Using Hardware Effects in a Digital Studio
What if you own some great hardware and you'd like to use it with your computer-based DAW? It's not uncommon to have some great hardware reverbs and EQs, especially with the current vintage craze in audio effects. Working with hardware inside of a DAW is pretty simple. Here's what you have to do:
Send the output of the track your want to process out of your DAW on a specific hardware output on your interface—let's say you'll use output 3.
Connect a cable from output 3 to the input of your hardware effect.
Connect a cable from the output on your hardware effect to an unused input on your audio interface—maybe you'll use input 5.
Create a new track in your DAW and set its input to the same channel you plugged into in step 3.
Record enable the track you've just created and initiate recording.
Your DAW will start playing, sending the track out of your interface, into the hardware effect you want to use, and back to an empty track. The new track will be printed onto the track you've just created.
The last step is to mute the old unprocessed track in your DAW so you hear only the effected track. Be aware that latency comes into play here. Every track you send from your DAW, out and back in again, will incur some latency because it takes time for that audio to convert from digital to analog and back again. Some systems provide plug-ins that compensate for this delay automatically, but you may simply have to adjust the track by hand. Thankfully, you have the original track (the unprocessed one) to use as a guide. If your DAW tells you, you can determine the exact round trip latency in milliseconds and simply move that track back by that number. Apple's Logic Pro comes with a plug-in called “I/O helper” that makes this routing an absolute snap! Other DAWs are starting to follow suit, adding plug-ins to help with external processing.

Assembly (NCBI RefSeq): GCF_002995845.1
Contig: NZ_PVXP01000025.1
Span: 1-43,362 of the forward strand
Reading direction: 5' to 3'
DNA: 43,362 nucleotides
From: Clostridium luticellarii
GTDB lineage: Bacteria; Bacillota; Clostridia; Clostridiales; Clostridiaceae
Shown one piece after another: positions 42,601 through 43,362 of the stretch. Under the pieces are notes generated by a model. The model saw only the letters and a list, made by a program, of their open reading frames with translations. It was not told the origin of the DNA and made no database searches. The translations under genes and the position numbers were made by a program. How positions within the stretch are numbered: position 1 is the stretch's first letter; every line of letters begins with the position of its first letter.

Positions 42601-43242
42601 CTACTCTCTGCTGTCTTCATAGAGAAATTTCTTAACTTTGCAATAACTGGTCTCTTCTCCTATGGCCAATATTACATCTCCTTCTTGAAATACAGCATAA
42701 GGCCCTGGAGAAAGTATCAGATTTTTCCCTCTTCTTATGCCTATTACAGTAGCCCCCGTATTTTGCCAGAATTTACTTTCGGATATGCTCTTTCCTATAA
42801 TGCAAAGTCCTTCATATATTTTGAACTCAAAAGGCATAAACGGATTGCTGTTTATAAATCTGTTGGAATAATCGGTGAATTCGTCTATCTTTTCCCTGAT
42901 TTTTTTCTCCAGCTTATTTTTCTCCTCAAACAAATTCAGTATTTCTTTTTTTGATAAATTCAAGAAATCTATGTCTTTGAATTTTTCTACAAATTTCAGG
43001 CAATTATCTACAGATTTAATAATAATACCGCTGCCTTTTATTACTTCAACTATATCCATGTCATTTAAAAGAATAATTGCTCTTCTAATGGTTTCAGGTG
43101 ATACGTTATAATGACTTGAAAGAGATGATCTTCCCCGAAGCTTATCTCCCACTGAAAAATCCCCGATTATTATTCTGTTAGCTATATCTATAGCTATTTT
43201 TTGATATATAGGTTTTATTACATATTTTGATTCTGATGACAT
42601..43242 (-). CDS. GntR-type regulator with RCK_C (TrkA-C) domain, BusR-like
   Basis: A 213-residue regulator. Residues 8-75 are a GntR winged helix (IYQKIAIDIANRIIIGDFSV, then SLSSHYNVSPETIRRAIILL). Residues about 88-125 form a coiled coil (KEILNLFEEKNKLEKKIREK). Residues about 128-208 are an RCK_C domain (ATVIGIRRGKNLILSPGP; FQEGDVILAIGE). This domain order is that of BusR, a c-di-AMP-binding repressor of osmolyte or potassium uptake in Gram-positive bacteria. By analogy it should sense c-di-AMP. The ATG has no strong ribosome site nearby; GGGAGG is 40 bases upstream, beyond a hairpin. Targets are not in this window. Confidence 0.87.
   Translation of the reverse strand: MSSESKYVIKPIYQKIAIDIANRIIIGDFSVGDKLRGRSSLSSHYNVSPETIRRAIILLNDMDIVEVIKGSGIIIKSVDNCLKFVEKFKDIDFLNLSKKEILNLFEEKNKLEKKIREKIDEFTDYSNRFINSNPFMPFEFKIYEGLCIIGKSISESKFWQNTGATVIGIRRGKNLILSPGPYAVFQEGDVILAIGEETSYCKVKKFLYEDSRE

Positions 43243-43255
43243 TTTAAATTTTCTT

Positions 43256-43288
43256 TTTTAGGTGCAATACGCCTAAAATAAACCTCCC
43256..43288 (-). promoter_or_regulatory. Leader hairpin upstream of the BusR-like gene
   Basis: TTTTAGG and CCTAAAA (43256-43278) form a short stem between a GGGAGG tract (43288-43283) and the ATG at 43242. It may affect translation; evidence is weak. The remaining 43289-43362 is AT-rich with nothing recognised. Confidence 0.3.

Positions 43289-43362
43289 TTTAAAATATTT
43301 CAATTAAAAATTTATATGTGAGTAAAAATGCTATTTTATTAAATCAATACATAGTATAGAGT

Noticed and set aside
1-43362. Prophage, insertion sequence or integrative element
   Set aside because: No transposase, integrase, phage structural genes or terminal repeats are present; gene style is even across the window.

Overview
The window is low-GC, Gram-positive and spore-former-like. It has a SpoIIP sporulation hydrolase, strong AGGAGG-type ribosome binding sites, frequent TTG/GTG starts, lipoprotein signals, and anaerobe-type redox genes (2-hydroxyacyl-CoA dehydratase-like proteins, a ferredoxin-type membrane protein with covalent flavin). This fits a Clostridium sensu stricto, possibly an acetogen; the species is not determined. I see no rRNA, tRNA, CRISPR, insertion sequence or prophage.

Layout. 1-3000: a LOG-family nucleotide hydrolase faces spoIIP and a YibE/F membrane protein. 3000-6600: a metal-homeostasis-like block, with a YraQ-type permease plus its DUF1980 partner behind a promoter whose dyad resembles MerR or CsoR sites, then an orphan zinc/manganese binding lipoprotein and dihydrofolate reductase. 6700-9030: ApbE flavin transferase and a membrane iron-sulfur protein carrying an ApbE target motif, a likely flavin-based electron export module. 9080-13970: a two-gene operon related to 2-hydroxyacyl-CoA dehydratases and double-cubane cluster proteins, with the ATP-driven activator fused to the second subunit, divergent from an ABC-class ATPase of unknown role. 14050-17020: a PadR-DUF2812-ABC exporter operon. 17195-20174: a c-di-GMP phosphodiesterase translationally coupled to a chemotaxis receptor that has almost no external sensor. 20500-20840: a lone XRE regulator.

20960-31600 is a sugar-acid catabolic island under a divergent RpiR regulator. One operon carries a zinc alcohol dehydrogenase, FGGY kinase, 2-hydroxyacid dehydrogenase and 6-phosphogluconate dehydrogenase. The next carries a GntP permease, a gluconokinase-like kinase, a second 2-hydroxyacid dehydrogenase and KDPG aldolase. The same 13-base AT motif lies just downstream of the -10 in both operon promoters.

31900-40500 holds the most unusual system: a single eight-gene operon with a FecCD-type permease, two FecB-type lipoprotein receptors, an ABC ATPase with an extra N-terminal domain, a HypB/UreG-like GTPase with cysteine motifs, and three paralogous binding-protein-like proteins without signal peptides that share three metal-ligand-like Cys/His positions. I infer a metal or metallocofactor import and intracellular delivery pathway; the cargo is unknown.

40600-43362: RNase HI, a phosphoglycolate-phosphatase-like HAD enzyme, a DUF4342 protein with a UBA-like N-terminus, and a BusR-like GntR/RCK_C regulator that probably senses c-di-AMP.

Don't worry if this process sounds intimidating; most new DAW users feel the same way. Patching in and out of mixers, into hardware, and back into tape machines used to be simply part of the job description of recording audio. In today's DAW, all of that routing and patching is done for you.
Now that you know what the effects do, let's actually get to the nitty-gritty of how and when to use them. Effects can be added to your system in various ways. The common ways to add effects are through inserts, auxiliary channels, and patch-throughs.
An insert sends your entire signal to the processor and mixes all of the signal back. Insert effects work well with dynamic effects (compressing, limiting, and gating), which take your entire signal and affect the total volume of that signal. With dynamic effects, there is no need for mixing how much effect you use, so inserts work perfectly with these effects. But because you have no control over mixing when you use inserts, they aren't appropriate for all effects. Effects like reverb and chorus, for example, would be overpowering because you couldn't control how much of the reverb or chorus is mixed with your signal.
On a mixing board, EQ is a good example of a “hard-wired” insert effect. All of your signal passes through the EQ and then gets mixed out to the stereo pair.
In software programs, insert effects are usually listed above the virtual mixer's fader for each individual channel. This varies from program to program, so check your manual to be sure.
Use auxiliary effects when you want to use a mixture of processed and unprocessed signal. This makes auxiliary channels perfect for reverb and other processors that you want to assign to more than one track. On most DAW systems, you use bus or auxiliary tracks to send signal from one track to another track, which holds the auxiliary effect. The send acts as a virtual patch cable, connecting the two tracks together. Sends allow you to control how much of the signal to send to the auxiliary effect, usually through a volume knob. The track that holds the auxiliary effect has its volume control for setting how loud the effect should be mixed into the track. This is the standard way to use reverb, for example. You should use one reverb plug-in on an auxiliary track and send your individual tracks to it through sends (which are sometimes called buses). Do this rather than placing individual reverbs on each individual channel.
Usually, you want to record instruments without any effects on them. This allows you much greater control later on when you mix. If you record with effects, the effects are “printed” to the track; you can't get rid of them. But there are some circumstances when this is okay. Guitar players, for instance, tend to use reverbs, delays, and choruses to make up their signature tone. It would be hard to replicate their exact sound later, so it might be best to allow them to record with their normal effected sounds. Keyboard players also do this on their synthesizers—adding effects into their patches. In these cases, it's okay to let the players “patch-through” their effects.